With the annual bombardment of comic book movies we see every year, it’s hard to believe that it has been a decade since we last saw a Batman solo movie (The Dark Knight Rises). During that span, some of those films have left a lasting impression on cinema consumers while others merely have been the equivalent of junk food that audiences have crammed to fill the void. But leave it to the Caped Crusader to save the day and once again elevate the comic book genre with The Batman, a sprawling epic that’s dark, thrilling, and also surprisingly intimate. Saying this is the best comic book movie since The Dark Knight is no exaggeration. And if you need early evidence, exhibit one is the film’s opening scene, which establishes the tone of the film while giving the infamous opening bank heist sequence from the 2008 Batman film a run for its money in terms of anticipation and suspense.
Rightfully skipping past Bruce Wayne’s upbringing and becoming Batman, The Batman fast forwards us two years into Batman’s fight against crime. However, instead of his efforts having a positive impact on Gotham City, crime has only increased across the gothic-soaked landscape since his arrival. And to make things worse, the Riddler has sprung up and started killing public officials connected to something bigger involving the Wayne family’s legacy, leaving behind a trail of clues to his grisly murders. Batman must work to solve the mystery and conduct an investigation, with or without the help of some of Gotham City’s most well-known characters.
If you thought The Dark Knight was “dark,” then brace yourself because The Batman sets the bar at a whole new level for that term. The Batman’s action sequences are not only exhilarating, but also violent, while packing plenty of brute force. When the film focuses on the Riddler’s games and puzzles it may remind you of similar scenes in unforgettable crime thrillers from years past, which means some audience members will squirm or look away. Settings around Gotham City feel adult-appropriate with a gothic silhouette and were beautifully shot by cinematographer Greg Fraser. The memorable score from Michael Giacchino, especially the spine-chilling segments whenever the Riddler is on screen, gives the film a horror-esque vibe.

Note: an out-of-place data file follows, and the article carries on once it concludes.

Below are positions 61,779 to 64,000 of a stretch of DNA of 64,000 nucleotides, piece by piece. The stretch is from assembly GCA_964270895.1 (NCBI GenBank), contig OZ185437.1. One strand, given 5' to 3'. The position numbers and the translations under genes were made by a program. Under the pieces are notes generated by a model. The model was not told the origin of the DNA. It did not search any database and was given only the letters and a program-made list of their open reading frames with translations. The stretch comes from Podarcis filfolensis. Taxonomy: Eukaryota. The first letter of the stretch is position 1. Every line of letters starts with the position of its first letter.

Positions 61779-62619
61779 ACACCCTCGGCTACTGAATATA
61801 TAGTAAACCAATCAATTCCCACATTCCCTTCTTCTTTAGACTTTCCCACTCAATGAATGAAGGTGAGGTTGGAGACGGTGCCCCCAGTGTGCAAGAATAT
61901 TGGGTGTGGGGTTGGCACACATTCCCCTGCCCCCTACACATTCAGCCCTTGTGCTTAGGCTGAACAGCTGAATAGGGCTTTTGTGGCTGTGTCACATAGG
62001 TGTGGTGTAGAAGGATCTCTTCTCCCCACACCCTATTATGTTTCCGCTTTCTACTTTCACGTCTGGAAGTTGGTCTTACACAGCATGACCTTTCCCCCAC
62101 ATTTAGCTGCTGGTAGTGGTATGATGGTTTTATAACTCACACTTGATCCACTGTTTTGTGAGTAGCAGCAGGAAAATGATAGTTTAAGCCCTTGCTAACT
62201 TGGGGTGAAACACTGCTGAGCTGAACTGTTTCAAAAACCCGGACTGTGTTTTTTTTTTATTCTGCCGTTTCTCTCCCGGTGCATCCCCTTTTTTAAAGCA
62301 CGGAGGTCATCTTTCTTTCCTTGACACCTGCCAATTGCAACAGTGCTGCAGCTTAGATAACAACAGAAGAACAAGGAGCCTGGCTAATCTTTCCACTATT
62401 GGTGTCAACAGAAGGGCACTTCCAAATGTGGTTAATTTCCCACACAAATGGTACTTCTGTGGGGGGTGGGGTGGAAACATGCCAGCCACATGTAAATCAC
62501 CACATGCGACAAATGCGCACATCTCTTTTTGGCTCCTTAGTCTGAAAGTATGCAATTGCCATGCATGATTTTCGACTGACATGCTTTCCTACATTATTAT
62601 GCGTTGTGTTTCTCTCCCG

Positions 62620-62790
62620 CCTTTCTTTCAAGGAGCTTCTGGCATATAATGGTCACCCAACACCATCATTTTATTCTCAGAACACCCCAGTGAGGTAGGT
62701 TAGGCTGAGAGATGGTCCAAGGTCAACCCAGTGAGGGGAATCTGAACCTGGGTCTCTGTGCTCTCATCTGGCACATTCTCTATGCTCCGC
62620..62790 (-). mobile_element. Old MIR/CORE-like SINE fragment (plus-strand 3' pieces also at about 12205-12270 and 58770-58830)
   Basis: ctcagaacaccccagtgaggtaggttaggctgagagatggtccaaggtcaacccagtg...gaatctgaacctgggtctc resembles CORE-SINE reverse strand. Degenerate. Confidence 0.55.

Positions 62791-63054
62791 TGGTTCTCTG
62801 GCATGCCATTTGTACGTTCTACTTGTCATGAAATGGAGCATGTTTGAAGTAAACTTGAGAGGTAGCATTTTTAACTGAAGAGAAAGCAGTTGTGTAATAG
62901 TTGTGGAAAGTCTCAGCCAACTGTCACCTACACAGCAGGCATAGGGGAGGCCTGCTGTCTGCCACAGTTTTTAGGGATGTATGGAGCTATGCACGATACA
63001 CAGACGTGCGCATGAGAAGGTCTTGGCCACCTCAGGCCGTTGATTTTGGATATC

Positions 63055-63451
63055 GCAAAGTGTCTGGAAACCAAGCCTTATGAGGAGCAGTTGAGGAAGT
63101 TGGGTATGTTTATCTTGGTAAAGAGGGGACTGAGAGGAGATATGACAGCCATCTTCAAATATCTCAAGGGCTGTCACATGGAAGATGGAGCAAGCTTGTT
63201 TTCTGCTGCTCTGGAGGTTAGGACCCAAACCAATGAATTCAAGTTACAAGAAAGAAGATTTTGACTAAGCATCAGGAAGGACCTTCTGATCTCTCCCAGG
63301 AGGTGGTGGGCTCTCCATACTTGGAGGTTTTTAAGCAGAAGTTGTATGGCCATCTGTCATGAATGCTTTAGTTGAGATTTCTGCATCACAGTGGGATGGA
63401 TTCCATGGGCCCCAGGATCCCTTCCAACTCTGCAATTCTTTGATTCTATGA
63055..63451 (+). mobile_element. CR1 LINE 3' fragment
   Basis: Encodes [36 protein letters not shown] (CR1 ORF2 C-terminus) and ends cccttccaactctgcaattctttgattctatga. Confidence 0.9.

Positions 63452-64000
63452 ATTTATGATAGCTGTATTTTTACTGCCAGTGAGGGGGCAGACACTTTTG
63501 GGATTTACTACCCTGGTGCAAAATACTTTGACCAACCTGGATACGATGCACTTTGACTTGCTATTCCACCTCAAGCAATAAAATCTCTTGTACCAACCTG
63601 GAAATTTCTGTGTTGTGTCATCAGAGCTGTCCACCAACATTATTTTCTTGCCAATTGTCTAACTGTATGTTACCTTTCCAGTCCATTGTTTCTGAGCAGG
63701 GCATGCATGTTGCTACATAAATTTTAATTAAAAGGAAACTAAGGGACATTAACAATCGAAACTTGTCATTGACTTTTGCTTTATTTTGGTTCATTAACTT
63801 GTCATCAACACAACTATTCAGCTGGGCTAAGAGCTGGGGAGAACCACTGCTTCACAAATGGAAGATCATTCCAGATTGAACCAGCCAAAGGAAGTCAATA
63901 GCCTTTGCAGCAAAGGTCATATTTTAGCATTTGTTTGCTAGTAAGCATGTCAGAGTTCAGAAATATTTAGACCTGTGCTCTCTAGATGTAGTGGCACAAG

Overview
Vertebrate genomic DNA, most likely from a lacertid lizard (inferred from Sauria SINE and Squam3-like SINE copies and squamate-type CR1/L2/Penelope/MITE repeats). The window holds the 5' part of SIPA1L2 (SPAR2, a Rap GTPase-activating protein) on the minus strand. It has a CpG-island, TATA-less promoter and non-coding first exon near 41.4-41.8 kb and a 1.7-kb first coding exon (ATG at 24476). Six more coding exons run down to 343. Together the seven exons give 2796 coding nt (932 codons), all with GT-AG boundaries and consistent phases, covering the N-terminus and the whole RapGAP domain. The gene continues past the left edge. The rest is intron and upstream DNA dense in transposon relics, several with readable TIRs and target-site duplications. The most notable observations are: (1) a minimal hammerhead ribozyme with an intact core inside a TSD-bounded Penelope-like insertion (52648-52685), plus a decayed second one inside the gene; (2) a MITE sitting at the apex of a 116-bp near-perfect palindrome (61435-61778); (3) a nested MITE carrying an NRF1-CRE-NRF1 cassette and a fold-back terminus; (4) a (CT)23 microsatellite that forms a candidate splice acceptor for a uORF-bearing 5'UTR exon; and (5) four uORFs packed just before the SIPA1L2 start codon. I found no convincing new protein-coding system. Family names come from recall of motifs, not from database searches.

Despite all the elements that make Batman cool–like his fighting, gadgets, and the Batmobile–The Batman, at its core, is a detective story, finally demonstrating why one of the hero’s nicknames is “The World’s Greatest Detective.” We see the masked vigilante as an investigator trying to figure things out while also trying to make fewer mistakes. Making things more difficult is the fact that, other than James Gordan of the Gotham City Police Department, Batman conducts his investigations having yet earned the trust of citizens of the city. And this time, the script is flipped, making the Bruce Wayne character more of a myth to the people of Gotham City than Batman. The amount of time we see Bruce Wayne out of costume will surprise audiences, as Bruce is focused on delivering justice every night, which takes a toll on him, causing him to come off as a bit of an introvert when not in his mask.
Director Matt Reeves’ character study of this pop culture icon and his supporting characters breathes new life into the hero for audiences, who, due to previous memorable takes on the character from Michael Keaton and Christian Bale, have become accustomed to thinking they know what to expect from a new Batman film. Not only is it fulfilling to see a different side of Batman and his world that feels more akin to its rich comic history than any previous film Batman, but it is also engrossing to get a closer look at the character fighting a psychological battle within himself that he may have inherited along with the family fortune. That brings us to Robert Pattinson, who dons the cape and cowl as the titular character of this story. Pattinson is exceptional as both Batman and Bruce Wayne and forges a new path for the character that deserves to be recognized alongside the greats who have played the character before. Some of the film’s brightest moments are the quieter ones with Pattinson’s Batman observing a crime scene or in one-on-one conversations when the action stops.
Zoe Kravitz as Selina Kyle/Catwoman is another character given a new path that works out terrifically as her chemistry with Pattinson is undeniable. Jeffrey Wright as James Gordon, Colin Farrell as the Penguin, and Andy Serkis as Alfred are all great in their supporting roles. But two other roles offer the film’s biggest surprises. First, John Turturro is excellent as Gotham City crime boss, Carmine Falcone, and is actually in the film for more time than what previews led us to believe. And second, and more importantly, is Paul Dano as the Riddler, whose puzzle-loving character is given a modern-day Zodiac killer update. Dano almost steals the show and, thanks to a number of commanding scenes, undoubtedly will go down as one of the best comic book film villains in recent memory.
Batman, the character, is the crown jewel of the Warner Brothers brand, which means expectations are always incredibly, if not impossibly, high whenever a new iteration of the role is introduced. And while releasing a film that’s almost three hours in length right now is a risk no matter how big your source material is, The Batman demands your attention the entire time. It keeps you guessing until the end and comes to a conclusion that’s perfect for its main character’s journey. As an added bonus it also provides endless exciting possibilities to what the sequels would bring. Enormous credit for The Batman goes to director Matt Reeves, who made the most of the unlimited creative freedom he obviously was given for his take on the character. Shining as brightly as the bat signal itself in the night sky, The Batman is as richly satisfying as it is bold, and the result is a new gold standard for the comic book genre.